Introduction to Girdling & Frilling of Woody Invasive Species
Girdling or frilling of woody invasive plants involves removing a strip of bark around the entire circumference of the plant’s trunk or stems. It is only practicable on relatively large single-stemmed plants. Girdling alone is often ineffective for long-term control of woody invasive species due to their ability to regrow from the root system. However, girdling and frilling may be combined with herbicide treatment for greater effectiveness (see girdle treatment/stem injection method).
How it works
Girdling or frilling a woody plant, sometimes also called ring-barking, involves removing the protective outer bark and the vascular tissue directly under the outer bark in a ring around the entire trunk. Girdling disrupts the ability of a woody plant to move water and sugars between the roots and the shoots/stems, and eventually kills the plant above the girdle, though regrowth may occur below the girdle. Healthy, mature trees can take several years to die if girdled (Kilroy and Windell 1999).
Methodology in Detail
To girdle a stem, a bladed tool is used to make a cut all the way around the circumference of the stem or trunk. The cut should be deep enough to completely penetrate the outer and inner bark (cambium). A second cut is made 3-4” above and parallel to the first, again all the way around the trunk. A bladed tool is effective at cutting or prying the inner and outer bark away between the two parallel cuts (Kilroy and Windell 1999).
A frill is a specific type of girdle made to small and thin-barked trees where the girdle is made with downward cuts with a machete or hatchet, and the bark is left attached at the bottom of the cuts creating a frilled appearance (Stelzer 2006).
Girdling is most effective and easiest to perform in the spring or early summer when root resources are lowest and when the cambium is active and moist (Kilroy and Windell 1999).
It may be possible to kill mature individuals of certain large tree species by girdling if they are not able to produce new growth below the girdle fast enough to feed large root systems. Large tree species that are not known for vigorous root sprouting such as Norway maple, Amur cork tree, Siberian elm, and white mulberry are the best candidates for girdling.
Certain species sprout from the entire root system in response to stem damage. Girdling may increase the density of the infestation of these species and is not recommended. Species known for aggressive root sprouting in response to stem damage include black locust, white poplar, tree-of-heaven, Russian olive and Asian bittersweet. However, recent research indicates that regrowth of black locust following girdling is less severe than regrowth after cutting and less severe in black locust than in tree-of-heaven in the same habitat (Hoshino et al. 2021).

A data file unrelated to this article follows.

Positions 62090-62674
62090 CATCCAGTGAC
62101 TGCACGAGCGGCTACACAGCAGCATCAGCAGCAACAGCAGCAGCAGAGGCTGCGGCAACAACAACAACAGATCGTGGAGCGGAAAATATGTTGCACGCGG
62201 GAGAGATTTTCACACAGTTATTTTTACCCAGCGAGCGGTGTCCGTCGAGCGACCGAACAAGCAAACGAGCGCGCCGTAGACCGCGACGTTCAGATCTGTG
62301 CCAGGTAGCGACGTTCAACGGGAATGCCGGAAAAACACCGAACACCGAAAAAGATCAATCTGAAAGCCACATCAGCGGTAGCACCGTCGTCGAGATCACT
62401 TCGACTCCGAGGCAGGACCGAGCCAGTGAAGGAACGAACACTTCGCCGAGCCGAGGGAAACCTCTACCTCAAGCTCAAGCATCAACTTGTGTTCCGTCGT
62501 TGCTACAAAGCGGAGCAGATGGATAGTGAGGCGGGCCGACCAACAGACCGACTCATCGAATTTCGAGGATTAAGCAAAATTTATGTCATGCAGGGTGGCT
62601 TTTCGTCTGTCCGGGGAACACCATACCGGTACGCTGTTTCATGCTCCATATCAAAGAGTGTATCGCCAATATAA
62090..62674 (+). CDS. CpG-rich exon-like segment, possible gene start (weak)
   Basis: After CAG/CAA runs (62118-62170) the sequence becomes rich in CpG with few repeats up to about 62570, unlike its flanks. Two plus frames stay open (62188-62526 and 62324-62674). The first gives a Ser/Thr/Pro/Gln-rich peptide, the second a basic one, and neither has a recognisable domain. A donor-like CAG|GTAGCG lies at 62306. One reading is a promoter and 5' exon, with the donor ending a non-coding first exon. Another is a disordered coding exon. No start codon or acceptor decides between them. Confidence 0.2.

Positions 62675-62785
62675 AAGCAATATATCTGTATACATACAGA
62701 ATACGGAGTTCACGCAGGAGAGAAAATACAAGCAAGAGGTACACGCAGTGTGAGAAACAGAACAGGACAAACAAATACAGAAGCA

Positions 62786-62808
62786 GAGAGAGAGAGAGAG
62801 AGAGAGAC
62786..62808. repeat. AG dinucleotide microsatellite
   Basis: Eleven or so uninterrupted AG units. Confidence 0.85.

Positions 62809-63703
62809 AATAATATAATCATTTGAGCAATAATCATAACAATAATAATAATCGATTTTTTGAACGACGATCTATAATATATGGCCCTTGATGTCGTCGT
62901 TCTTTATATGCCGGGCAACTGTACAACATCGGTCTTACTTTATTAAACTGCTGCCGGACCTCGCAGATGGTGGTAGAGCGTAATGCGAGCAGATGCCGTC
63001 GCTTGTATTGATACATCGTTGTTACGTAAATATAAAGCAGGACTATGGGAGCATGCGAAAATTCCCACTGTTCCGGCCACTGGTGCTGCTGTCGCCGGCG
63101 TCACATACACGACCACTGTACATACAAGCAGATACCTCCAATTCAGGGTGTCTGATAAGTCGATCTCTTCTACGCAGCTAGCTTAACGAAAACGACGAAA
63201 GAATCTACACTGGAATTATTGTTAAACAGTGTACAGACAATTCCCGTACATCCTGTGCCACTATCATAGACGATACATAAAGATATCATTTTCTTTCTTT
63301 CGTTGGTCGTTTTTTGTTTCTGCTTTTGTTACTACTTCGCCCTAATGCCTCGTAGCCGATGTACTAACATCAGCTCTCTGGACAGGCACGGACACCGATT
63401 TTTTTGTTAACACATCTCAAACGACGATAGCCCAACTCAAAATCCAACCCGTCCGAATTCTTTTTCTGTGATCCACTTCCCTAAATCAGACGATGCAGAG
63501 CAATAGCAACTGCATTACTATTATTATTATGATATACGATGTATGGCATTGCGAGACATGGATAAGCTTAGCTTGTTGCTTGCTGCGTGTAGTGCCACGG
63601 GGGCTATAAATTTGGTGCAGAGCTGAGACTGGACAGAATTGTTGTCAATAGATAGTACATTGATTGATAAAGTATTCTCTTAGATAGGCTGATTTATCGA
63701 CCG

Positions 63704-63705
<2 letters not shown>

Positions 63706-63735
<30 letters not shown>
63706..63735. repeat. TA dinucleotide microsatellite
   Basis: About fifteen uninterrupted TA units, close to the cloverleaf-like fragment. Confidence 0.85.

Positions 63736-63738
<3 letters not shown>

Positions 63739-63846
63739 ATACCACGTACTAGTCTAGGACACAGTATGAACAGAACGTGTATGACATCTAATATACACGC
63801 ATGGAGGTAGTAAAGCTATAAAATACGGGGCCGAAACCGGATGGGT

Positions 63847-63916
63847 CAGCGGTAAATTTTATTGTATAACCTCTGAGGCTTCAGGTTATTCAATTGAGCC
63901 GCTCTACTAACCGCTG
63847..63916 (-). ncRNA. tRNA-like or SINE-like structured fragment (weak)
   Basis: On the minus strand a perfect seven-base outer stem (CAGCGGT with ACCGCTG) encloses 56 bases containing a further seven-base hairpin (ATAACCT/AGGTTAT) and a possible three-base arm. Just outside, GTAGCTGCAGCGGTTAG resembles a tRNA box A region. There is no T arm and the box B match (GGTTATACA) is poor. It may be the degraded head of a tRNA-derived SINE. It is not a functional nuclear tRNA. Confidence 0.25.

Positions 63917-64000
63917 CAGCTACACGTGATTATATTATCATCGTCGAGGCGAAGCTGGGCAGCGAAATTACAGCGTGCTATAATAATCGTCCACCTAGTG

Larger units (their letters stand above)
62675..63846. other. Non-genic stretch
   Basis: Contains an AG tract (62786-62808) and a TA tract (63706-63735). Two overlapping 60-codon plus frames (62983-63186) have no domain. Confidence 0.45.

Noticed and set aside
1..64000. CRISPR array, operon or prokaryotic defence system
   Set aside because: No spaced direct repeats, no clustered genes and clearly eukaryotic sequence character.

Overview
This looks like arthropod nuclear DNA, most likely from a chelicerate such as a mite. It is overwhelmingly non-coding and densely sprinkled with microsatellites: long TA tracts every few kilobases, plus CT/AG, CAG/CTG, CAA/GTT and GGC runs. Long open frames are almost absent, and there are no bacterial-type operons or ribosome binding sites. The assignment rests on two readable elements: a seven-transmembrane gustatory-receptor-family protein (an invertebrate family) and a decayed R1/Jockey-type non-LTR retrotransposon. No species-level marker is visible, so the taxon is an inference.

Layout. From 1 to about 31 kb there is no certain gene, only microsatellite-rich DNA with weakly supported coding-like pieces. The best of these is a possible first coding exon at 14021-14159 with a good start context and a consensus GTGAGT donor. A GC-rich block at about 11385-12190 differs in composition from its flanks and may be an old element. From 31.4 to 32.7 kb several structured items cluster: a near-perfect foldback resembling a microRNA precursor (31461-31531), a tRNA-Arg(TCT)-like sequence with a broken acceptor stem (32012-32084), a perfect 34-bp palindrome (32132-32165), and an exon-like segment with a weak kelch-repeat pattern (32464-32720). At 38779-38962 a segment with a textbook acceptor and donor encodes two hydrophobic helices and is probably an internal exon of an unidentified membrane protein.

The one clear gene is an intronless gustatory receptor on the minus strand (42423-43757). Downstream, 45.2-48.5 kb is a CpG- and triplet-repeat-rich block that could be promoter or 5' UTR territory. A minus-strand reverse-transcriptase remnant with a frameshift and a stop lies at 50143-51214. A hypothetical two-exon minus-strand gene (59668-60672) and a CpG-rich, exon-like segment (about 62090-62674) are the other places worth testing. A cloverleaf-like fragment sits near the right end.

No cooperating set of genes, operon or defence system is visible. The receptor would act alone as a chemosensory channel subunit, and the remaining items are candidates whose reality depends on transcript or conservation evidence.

Girdling is also impractical on multi-stemmed species.
Thin-barked species can be frilled using a machete or hatchet. Frilling of dense-wooded species should not be attempted for safety reasons (Stelzer 2006). Thicker barked species can be girdled using a hatchet or a single-bladed axe to make the cuts and a chisel to pry off the bark. It is less labor intensive to girdle thick-barked species by making the ringed cuts using a chainsaw (Stelzer 2006).
A team from the U.S. Forest Service’s Technology and Development Program evaluated girdling trees of varying size with a hand axe, a chainsaw, a specialized hand tool, and a specialized power tool. Overall, the laborers preferred the chainsaw for making cuts and the specialized hand tool for removing bark between chainsaw cuts. The chainsaw was most efficient for larger trees. The specialized power tool was most efficient for smaller trees, despite being more difficult to use. The hand axe was considered the least efficient and the most dangerous tool evaluated (Kilroy and Windell 1999). Operators should follow OSHA training and personal protective equipment recommendations for chainsaw use.
If invasive plant seeds are likely present on site (e.g., the plants being girdled are fruiting or have fruited previously), all equipment and operator clothing and footwear should be cleaned before leaving the site to prevent spreading invasive plant seeds to new locations.
Any invasive species treatment needs to be monitored in the years following treatment. Regrowth below the girdle should be anticipated following the girdling of any woody invasive species.
- Hoshino, Y., Fukamachi, A. & Hasegawa, N. 2021. Girdling of young Robinia pseudoacacia trees on the Tama River terrace, central Japan. Landscape Ecology and Engineering, 17: 85–93.
- Kilroy, B, and K Windell. 1999. Tree girdling tools: Part 1, Part 2, Part 3. United States Department of Agriculture, Forest Service, Technology and Development Program.
- Stelzer, H. 2006. Removing unwanted trees from your woodland: Part 1, Part 2. Green Horizons, University of Missouri Extension 10 (1 & 2).
Header Photo: Stephen Packard via Vestal Grove blogspot.com